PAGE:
Yesterday, at the Museum of Natural History in New York City, Richard Branson, the British entrepreneur famed for his airline and music businesses, unveiled his latest space transport designs for a system capable of carrying passengers on sub-orbital flights on a paid basis to his Virgin Galactic operation. The designs of the new spacecraft and its launch craft, respectively named SpaceShipTwo and White Knight Two, expand upon the work done by aeronautics legend Burt Rutan's company Scaled Composites, of Mojave, Calif., which won the coveted Ansari X Prize in 2004 by becoming the first private endeavor to achieve human spaceflight. Virgin Galactic said that the new spaceship and mothership will begin flight tests this summer in New Mexico.
"I think it's very important that we make a genuine commercial success of this project," Branson said to the gathered media yesterday, according to an account from BBC News. "If we do, I believe we'll unlock a wall of private sector money into both space launch systems and space technology. This could rival the scale of investment in the mobile phone and Internet technologies after they were unlocked from their military origins and thrown open to the private sector."
The construction of SpaceShipTwo is reportedly 60 percent complete. It is being built to accommodate a crew of two pilots and six passengers, who will fly sometime in 2009, if all goes according to plan, from a facility called Spaceport America, near Upham, N.M. The overall flight should last about 2.5 hours and reach an altitude of 110 kilometers (the defined edge of space), where it will provide passengers with the experience of weightlessness for approximately 6 minutes, as well as a view of the planet below that only a few professional space travelers have seen before. In recompense, the spacecraft's first 100 passengers will pay Virgin Galactic US $200 000.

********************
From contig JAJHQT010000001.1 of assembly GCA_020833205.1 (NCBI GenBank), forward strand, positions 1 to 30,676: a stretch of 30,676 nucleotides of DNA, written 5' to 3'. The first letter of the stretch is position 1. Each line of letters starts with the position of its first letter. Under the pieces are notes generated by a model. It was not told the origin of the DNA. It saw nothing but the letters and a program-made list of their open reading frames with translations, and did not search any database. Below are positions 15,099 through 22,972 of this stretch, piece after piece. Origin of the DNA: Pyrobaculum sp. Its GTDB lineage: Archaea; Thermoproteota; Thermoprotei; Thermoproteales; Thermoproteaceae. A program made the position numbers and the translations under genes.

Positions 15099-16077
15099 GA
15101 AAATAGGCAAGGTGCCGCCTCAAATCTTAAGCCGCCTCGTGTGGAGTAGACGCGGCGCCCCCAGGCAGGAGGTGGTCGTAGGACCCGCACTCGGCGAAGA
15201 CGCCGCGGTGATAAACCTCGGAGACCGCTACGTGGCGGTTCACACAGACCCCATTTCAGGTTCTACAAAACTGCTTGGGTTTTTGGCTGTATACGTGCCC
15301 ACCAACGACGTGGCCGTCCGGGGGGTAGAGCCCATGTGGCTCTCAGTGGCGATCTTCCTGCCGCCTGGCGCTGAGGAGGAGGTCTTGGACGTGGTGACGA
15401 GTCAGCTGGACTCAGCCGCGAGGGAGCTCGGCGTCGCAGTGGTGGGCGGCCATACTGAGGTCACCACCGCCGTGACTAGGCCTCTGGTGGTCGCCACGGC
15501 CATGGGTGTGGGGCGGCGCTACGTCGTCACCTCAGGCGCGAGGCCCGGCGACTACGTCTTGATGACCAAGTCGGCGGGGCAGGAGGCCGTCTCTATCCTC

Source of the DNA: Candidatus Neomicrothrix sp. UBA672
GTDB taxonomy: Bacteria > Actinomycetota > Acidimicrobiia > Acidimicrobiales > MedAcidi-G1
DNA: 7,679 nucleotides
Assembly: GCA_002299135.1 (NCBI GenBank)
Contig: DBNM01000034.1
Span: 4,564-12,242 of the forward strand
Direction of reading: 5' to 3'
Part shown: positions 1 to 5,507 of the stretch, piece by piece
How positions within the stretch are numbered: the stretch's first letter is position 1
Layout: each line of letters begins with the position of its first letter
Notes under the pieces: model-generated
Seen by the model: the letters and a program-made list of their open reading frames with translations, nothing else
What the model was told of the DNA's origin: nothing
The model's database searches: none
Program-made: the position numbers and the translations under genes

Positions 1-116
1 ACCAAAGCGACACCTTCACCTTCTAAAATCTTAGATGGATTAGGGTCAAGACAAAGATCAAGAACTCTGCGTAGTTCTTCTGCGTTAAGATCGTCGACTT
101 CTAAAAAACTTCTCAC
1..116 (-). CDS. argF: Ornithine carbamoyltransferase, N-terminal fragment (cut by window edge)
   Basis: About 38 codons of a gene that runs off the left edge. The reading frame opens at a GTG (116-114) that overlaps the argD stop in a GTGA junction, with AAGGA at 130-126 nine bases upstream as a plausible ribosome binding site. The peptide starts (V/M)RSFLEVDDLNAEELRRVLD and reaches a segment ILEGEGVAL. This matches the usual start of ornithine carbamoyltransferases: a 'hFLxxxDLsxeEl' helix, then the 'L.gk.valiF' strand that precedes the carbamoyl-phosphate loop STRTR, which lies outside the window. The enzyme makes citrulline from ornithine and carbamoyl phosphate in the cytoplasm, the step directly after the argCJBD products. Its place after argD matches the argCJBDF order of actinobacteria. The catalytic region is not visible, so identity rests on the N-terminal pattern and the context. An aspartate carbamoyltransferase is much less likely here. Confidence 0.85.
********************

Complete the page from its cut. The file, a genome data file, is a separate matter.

The company announced that it has already received tens of millions of dollars in deposits from some 200 individuals who would like to be early participants aboard the new spacecraft, which will be christened VSS Enterprise. The list of civilian pioneers includes actor William Shatner, famed for helming the fictional ship of the same name in the TV series "Star Trek", as well as other celebrities such as Sigourney Weaver and Stephen Hawking, according to Virgin Galactic.
Branson also said at the New York press conference that SpaceShipTwo will be made available to research groups interested in launching payloads into near orbit at a fraction of the price of rocket delivery.
"As far as science is concerned, this system offers tremendous potential to researchers who will be able to fly experiments much more often than before, helping to answer key questions about Earth's climate and the mysteries of the universe," Branson told the media.
On its Web site, Virgin Galactic noted that the White Knight Two mothership will be powered by four Pratt and Whitney PW308A engines, 'which are amongst the most powerful, economic, and efficient engines available', as part of a call on Branson's part to make the entire project as environmentally responsible as possible.
In a prepared statement on the site, Branson said yesterday: "[W]e are all very excited about the prospect of being able to develop a bio-fuel solution for the space launch system and we are looking forward to working with Pratt and Whitney and Virgin Fuels to trial an appropriate bio mix for the PW308A engines that will be powering our new carrier aircraft."
To herald the advent of the new era of civilian space travel, the marketing department at Virgin Galactic is dubbing 2008 as "The Year of the Spaceship."
It should be quite an auspicious calendar to keep track of.